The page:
These kinds of exclusionary practices at charters exacerbate inequality between public school students, as more challenging and challenged students are pushed into lower-performing schools. We should expect Democratic politicians to oppose any policy that incentivizes discrimination and to oppose public funding of private institutions that exacerbate racial and economic inequality.

We should also expect Democratic candidates to have the ideological foresight to predict the inevitable consequence of education privatization: importing principles of market economies and competition into a public provision weeds out “undesirable users,” just as we have seen in sectors like health care and housing. Considering how anti-privatization arguments for universal health care have ignited working-class voters, it’s surprising that candidates haven’t applied the same logic to public education.

Money and Charter Schools

Education privatization has exacerbated inequality between schools. With public funding following students to charter schools, the amount of taxpayer money being funneled from public districts into the charter sector is astonishing. The Los Angeles United School District alone loses nearly $600 million annually to charter schools, according to figures from 2015–2016. This financial drain has resulted in significant disinvestment in traditional public schools, fewer nurses, teachers, counselors, psychologists, and librarians, and larger class sizes — issues that were central to the historic January strike.

The spread of charter schools has been fueled by a substantial influx of cash into local elections. Education-privatization advocates (including TFA) have long lobbied for pro-charter policies, and billionaire-sponsored campaigns have become commonplace in local school board races, municipal elections, and gubernatorial runs as charter schools present new profit-making opportunities. In 2017, for example, billionaires Eli Broad and Reed Hastings spent nearly $10 million to ensure the election of a pro-charter majority to the Los Angeles school board — which then hired Wall Street billionaire Austin Beutner as superintendent to expedite the privatization of the district. Pro-charter advocates also donated $23 million to the gubernatorial campaign of charter-friendly former Los Angeles mayor Antonio Villaraigosa. In Washington, Microsoft cofounder Bill Gates has spent millions on campaigns to approve a charter law despite numerous failed referendums. For Democratic candidates who purport to oppose money in politics, the education-privatization movement should be a prime target.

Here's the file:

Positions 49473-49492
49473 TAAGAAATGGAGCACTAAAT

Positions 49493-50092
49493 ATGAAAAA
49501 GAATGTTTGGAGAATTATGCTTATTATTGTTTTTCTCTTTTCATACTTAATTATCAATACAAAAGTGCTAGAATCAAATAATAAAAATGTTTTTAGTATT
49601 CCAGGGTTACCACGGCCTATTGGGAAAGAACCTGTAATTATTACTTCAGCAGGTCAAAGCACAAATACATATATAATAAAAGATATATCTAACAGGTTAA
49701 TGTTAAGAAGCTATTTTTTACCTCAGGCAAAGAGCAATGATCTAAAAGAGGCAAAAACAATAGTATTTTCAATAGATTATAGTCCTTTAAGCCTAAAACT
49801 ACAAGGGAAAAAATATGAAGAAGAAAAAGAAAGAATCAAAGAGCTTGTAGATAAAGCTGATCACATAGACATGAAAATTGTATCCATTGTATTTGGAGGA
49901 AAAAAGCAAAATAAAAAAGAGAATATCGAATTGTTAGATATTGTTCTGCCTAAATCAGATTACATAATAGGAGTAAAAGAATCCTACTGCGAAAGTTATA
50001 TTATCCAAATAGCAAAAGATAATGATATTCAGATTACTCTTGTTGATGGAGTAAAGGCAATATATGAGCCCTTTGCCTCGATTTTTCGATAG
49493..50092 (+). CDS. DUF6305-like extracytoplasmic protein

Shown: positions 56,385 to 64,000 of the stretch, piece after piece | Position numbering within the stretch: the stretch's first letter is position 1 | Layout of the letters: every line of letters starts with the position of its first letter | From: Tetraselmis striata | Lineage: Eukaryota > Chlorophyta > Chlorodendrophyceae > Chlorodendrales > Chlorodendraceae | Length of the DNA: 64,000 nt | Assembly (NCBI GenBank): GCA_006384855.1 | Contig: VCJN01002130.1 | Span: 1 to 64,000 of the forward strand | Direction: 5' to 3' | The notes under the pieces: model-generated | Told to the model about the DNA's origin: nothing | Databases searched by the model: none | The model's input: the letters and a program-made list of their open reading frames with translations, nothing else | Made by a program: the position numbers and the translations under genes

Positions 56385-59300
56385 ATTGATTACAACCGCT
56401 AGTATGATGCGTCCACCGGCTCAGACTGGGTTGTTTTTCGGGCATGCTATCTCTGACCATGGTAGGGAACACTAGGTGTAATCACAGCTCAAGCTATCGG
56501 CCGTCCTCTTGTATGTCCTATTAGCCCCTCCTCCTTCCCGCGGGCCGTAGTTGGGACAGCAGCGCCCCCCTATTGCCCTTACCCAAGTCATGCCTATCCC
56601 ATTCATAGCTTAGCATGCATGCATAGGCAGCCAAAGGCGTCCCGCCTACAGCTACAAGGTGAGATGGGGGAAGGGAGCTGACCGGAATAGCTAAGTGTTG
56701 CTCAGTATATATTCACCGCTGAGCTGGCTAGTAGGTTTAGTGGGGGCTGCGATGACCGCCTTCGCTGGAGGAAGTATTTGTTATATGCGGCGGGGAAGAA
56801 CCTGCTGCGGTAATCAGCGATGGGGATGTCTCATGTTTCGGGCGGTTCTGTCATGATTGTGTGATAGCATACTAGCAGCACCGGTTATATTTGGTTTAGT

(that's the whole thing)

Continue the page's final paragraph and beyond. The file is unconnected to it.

Taking a stand against charter schools would also signal a return to pro-labor politics, and support for a major labor union whose members have been under attack by both parties for several decades and blamed for the state of public education. The widening teachers’ protests and widespread support from communities and families suggest that the time is ripe for an ideological reckoning with charter school reform within the Democratic Party. In addition to capping charter school expansion, and converting charters back to traditional public schools under local control, Democrats should support banning the employment of uncommitted, untrained, and inexperienced educators from union-busting organizations like TFA — especially considering that students of TFA teachers do not perform as well as students of certified teachers, and that teacher experience increases effectiveness.

Formulating Progressive Education Policy

As class politics become increasingly visible on the national stage, voters should demand a paradigm shift away from neoliberal education policies. No left-wing candidate should support a project that has disappeared entire public school systems in places like New Orleans, drained public-school budgets in cities like Los Angeles, shattered local teachers’ unions, exacerbated educational inequality, and used public schools as a vehicle to transfer public funds to private organizations with no democratic oversight. A ban of charter schools would also present an opportunity to bring the electoral left and the labor movement closer, while educating voters about the ills of privatization. And it would signal a stance against money in politics; not just on the national stage but in local, statewide, and school board races as well.

Sanders’s proposal should be cheered for limiting charter-school expansion and helping desegregate public schools. But it doesn’t go far enough in reversing the damage that has already been done by education privatization. It is past time that Bernie, and the rest of the Democratic field, recognize the threat that charter schools— both for-profit and nonprofit — pose to public education.